Early studies of male birth-control pill show promise
Well, well, well. The ball has been knocked roundly into your court, gentlemen.
Someday soon, you will be able to do more than just shrug on a raincoat and consider it doing your part to prevent unwanted pregnancy.
A birth-control pill for men has (finally!) been developed, and could hit the market in five years.
UW School of Medicine endocrinologist Dr. Stephanie Page presented her research recently at the Endocrine Society's meeting in Chicago.
"My hero!" I told Page when we spoke.
"I like the sound of that," she said.
Page studied 83 men who took the oral contraceptive—called dimethandrolone undecanoate, or DMAU—for a month, which resulted in a drop in their testosterone levels, as well as two hormones required for sperm production. There were also few side effects, and liver and kidney functions weren't impaired.
Page made clear that this was "an early-phase study" that showed that when men took the prototype pill for a month, "We see the changes in their hormones that we think will be effective as we move along in the development.
"We haven't proved that over 10 years it is going to be safe," Page added. "But we are hopeful."
Participants had a slight decrease in their HDL, or "good" cholesterol, and—in a stroke of smirk-worthy karma—a slight weight gain.
This is much more acceptable than when the World Health Organization in 2016 commissioned a trial of a two-hormone injection designed to lower sperm count.
Even though the results were 96 percent effective in preventing pregnancies, the second stage of the trial was stopped after men suffered severe acne and mood swings. One man developed severe depression, and another tried to commit suicide.
So it was left to women to suffer sore boobs; mood swings; weight gain; inserting rubber cups filled with cold gel into ourselves; and having tiny metal objects implanted in our uteruses because, well, we're not babies. We just make them.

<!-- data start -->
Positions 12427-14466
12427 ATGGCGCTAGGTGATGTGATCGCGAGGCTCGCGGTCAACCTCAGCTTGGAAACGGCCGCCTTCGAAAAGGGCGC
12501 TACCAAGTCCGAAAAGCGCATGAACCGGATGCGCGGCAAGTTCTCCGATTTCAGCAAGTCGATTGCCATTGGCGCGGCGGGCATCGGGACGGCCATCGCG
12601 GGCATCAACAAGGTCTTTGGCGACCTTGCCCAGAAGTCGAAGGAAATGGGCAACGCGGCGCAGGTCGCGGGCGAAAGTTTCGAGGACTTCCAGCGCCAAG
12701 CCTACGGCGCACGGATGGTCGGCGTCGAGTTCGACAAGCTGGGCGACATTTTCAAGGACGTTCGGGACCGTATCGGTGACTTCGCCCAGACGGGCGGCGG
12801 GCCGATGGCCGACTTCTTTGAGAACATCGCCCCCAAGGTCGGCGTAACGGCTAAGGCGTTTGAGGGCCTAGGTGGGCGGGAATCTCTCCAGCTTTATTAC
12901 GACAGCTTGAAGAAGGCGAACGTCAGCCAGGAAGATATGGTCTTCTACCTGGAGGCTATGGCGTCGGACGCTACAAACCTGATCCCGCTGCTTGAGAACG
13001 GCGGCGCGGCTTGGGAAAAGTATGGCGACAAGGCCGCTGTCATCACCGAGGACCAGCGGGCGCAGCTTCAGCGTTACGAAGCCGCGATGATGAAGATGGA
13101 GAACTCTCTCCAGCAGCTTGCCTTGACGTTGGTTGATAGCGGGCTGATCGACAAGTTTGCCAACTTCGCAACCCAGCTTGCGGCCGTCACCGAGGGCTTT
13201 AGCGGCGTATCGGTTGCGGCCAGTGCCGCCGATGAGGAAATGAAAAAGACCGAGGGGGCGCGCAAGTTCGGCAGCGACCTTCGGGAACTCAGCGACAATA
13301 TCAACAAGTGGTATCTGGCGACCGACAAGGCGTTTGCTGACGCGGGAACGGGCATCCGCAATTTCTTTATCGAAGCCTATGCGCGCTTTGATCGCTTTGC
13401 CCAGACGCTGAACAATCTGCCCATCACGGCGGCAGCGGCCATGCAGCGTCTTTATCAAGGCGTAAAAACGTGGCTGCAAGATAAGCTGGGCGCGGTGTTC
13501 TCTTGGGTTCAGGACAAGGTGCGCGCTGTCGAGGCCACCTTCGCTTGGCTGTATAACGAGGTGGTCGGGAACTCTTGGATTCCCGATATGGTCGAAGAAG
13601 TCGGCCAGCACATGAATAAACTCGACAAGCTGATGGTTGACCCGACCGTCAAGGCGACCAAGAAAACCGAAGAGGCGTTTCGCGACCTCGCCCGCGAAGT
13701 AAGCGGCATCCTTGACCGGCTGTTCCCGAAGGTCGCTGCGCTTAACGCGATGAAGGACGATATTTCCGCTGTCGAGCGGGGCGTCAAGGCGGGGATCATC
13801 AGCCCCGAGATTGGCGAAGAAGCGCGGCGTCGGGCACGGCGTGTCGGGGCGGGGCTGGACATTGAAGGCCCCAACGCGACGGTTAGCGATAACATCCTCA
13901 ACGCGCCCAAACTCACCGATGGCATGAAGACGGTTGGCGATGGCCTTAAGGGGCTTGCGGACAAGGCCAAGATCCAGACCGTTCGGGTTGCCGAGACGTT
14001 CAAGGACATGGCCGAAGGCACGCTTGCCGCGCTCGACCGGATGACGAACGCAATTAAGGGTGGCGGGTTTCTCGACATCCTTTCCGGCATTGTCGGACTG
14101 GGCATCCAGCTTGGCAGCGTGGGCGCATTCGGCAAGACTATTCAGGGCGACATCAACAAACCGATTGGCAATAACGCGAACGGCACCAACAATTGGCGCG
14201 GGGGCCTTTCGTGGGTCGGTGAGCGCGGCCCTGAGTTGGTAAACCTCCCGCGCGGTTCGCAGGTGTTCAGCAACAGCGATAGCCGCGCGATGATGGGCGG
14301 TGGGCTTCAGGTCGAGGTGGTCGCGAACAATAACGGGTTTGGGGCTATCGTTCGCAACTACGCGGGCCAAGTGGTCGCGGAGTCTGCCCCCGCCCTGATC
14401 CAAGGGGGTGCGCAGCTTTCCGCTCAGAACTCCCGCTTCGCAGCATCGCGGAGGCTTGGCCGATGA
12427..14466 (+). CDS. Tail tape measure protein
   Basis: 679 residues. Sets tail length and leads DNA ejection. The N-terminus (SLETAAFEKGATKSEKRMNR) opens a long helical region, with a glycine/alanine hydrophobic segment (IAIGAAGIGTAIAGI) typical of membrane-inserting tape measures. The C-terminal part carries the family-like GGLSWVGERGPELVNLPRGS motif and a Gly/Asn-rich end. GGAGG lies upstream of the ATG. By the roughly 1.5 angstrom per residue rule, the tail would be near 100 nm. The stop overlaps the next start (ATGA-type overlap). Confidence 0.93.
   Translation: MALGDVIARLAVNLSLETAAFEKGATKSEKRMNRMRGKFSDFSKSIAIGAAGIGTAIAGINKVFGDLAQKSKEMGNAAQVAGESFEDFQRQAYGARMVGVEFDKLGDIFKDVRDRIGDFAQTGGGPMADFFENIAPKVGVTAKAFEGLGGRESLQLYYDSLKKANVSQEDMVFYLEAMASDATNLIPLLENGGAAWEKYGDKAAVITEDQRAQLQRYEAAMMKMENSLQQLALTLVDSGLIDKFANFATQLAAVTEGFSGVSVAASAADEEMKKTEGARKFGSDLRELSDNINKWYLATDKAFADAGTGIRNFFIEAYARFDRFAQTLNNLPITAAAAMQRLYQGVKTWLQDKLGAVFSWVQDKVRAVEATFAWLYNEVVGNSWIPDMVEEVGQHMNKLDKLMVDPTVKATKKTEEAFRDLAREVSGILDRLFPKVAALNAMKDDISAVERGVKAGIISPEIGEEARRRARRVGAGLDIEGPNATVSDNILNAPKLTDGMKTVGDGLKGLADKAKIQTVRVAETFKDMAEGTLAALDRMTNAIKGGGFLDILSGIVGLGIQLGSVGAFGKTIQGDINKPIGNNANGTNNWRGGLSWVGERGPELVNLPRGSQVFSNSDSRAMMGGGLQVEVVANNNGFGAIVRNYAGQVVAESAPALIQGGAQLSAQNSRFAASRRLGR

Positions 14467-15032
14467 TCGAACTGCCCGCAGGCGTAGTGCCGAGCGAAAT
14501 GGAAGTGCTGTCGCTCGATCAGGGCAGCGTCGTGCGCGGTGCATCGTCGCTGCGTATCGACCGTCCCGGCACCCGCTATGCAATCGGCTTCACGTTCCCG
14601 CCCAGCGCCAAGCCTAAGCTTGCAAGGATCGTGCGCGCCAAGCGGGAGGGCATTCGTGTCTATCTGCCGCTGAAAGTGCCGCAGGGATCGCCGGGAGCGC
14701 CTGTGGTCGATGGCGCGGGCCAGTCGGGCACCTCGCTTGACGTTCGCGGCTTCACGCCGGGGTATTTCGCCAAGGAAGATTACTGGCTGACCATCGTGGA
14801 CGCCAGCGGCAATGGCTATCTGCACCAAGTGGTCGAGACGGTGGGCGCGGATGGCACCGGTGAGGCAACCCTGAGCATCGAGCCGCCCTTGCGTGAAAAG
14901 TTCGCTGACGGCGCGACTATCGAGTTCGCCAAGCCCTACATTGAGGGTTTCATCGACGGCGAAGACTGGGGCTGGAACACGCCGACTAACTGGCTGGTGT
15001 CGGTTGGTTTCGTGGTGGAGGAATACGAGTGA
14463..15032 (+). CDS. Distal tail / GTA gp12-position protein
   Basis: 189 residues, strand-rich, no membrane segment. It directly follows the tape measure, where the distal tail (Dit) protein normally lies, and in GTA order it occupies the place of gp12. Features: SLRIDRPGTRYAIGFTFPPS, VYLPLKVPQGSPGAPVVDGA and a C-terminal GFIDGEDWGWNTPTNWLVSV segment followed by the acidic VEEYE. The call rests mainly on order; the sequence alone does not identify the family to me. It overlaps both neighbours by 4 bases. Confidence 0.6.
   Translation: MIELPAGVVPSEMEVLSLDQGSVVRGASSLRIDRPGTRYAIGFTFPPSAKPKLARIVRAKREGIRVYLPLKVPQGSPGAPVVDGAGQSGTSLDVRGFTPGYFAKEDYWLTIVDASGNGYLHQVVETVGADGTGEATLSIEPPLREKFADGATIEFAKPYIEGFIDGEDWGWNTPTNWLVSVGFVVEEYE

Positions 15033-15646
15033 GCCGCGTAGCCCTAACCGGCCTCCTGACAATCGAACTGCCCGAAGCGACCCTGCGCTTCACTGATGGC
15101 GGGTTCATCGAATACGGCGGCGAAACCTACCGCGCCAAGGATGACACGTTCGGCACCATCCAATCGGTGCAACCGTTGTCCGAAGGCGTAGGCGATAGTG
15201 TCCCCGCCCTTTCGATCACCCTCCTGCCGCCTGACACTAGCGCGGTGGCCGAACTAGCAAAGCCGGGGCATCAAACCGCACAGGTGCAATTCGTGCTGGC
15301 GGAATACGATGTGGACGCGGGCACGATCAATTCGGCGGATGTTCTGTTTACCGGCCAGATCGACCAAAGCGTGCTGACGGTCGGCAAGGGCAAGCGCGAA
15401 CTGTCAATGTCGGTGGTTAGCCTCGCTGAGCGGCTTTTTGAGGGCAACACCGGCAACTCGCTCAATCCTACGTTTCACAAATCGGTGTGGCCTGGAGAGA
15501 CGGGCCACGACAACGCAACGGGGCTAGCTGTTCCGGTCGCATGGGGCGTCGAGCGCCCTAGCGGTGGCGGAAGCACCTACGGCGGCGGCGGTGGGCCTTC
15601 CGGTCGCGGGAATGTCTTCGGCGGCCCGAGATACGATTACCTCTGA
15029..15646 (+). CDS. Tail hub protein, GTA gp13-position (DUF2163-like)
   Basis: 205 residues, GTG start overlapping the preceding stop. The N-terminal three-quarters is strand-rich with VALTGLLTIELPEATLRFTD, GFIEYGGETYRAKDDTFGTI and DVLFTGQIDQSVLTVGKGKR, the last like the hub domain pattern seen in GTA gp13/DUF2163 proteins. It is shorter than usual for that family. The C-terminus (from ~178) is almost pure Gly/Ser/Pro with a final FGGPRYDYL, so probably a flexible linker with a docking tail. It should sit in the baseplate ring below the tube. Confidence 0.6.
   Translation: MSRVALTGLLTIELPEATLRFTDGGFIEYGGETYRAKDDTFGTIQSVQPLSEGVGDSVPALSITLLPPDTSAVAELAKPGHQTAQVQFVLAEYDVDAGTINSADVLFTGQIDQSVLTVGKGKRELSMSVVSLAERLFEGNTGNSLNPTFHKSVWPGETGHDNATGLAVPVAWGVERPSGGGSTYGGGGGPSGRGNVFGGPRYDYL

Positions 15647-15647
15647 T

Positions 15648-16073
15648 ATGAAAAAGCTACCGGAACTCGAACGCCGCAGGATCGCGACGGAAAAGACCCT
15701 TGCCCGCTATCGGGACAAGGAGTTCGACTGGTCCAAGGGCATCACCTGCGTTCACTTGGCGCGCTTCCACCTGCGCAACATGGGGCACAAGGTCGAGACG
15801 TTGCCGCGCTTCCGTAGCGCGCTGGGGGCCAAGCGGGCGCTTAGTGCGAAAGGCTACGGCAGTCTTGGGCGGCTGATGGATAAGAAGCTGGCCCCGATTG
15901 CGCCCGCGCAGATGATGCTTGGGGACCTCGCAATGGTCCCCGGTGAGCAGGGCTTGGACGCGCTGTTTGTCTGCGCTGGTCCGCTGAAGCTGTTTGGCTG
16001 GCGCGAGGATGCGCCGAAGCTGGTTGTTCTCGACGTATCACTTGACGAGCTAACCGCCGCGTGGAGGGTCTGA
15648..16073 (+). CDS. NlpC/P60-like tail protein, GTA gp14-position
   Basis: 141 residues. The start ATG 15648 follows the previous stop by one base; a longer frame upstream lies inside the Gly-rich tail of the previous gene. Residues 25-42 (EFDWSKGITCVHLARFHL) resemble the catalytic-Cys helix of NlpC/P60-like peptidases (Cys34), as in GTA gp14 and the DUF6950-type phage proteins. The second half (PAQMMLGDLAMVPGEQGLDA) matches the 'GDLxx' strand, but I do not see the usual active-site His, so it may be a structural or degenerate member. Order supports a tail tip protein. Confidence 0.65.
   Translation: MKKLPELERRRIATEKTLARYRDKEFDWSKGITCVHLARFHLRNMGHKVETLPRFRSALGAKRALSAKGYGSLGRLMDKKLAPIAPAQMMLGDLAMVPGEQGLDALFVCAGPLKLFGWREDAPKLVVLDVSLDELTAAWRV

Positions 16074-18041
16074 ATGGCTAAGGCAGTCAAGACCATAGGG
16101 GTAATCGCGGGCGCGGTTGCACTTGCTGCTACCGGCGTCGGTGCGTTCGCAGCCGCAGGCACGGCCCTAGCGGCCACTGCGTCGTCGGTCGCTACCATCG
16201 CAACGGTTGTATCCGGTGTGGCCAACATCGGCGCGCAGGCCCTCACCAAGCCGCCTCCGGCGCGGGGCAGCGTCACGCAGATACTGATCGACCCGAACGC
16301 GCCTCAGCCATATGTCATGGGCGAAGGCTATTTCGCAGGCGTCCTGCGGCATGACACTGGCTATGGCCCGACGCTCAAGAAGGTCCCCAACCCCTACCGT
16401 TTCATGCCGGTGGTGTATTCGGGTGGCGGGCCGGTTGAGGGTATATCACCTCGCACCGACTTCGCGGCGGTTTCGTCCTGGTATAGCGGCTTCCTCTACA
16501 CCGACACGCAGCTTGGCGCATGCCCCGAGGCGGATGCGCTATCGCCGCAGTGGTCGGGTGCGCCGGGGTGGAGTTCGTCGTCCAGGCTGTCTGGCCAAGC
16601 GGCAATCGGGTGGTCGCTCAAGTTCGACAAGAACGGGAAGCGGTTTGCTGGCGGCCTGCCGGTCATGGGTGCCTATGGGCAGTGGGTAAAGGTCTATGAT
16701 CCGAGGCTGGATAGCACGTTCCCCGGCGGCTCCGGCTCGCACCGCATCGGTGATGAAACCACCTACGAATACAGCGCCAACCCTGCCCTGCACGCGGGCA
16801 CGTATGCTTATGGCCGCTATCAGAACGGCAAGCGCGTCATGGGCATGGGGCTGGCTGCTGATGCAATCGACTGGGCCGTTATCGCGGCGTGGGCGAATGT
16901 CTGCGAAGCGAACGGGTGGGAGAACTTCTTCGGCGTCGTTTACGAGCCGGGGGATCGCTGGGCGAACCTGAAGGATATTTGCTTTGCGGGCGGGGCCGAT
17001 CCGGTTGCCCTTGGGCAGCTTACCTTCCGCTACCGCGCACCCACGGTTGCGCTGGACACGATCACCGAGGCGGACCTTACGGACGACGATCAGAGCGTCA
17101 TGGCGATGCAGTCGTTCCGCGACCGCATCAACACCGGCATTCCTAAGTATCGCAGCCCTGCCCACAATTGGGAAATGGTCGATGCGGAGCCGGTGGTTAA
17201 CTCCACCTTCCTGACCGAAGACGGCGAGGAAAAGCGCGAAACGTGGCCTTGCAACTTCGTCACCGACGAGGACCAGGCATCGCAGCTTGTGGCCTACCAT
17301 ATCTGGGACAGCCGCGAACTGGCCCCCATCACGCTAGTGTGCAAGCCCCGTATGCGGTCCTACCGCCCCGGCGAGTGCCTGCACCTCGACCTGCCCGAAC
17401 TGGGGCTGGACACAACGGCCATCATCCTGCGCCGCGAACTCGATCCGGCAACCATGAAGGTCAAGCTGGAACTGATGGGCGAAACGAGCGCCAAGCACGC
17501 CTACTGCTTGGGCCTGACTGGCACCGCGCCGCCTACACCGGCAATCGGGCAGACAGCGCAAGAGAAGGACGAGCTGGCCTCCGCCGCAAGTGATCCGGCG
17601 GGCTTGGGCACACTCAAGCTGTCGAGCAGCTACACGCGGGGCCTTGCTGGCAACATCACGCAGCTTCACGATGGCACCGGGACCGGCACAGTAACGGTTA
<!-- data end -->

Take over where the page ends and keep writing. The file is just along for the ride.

"That's your quote, not mine," Page said. Noted.
In the time she has been working on the pill—her report was co-authored by Christina Wang of Harbor-UCLA Medical Center in Torrance, California—Page has had plenty of people ask, "Are men going to use a birth-control pill?"
"There is a lot of misconception," she said. "Men are interested in contraception, but they just don't have the options."
There are men in stable relationships with partners who can't use birth control. Single men who want to control—how did Page put it? - "their own fertility."
There are married men who want to space their children, "and men who want to share the burden," Page said.
"I think we're selling men short when we say men don't want to do this," she said. "The only options men have are vasectomies and the condom, which was invented more than 300 years ago. They're great for sexual health, but they are not great contraceptives."
One of Page's goals is to develop a contraceptive for men that will give them a health benefit, as women's have been shown to reduce the risk of uterine cancer.
"That would be ideal," she said.
My goal? That, when faced with men wanting birth-control pills, lawmakers will see the cruelty in having made it so hard for women to get them for so very long, beg for our forgiveness, and reimburse us for decades spent being responsible human beings.
Just last fall, the Trump administration announced a rule that allowed employers to opt out of paying for birth control through company insurance plans, effectively putting 62 million women at risk of unwanted pregnancy. The rule eliminated a provision in the Affordable Care Act that saw birth control as preventive health care.
It may just take men wanting birth-control pills for those in Washington, D.C., to see that paying for contraception doesn't mean underwriting orgasms.
Birth control is part of basic health care—for all.
"I think with regards to things like lawmakers and funding," Page said, "we have got to hope by the time this gets to the market, our lawmakers will be a little more forward-thinking in understanding what health is to our society.
"This is for our daughters and our sons," she said. "This is for our society. We're all in this together."
That's your quote, I told her. And mine.
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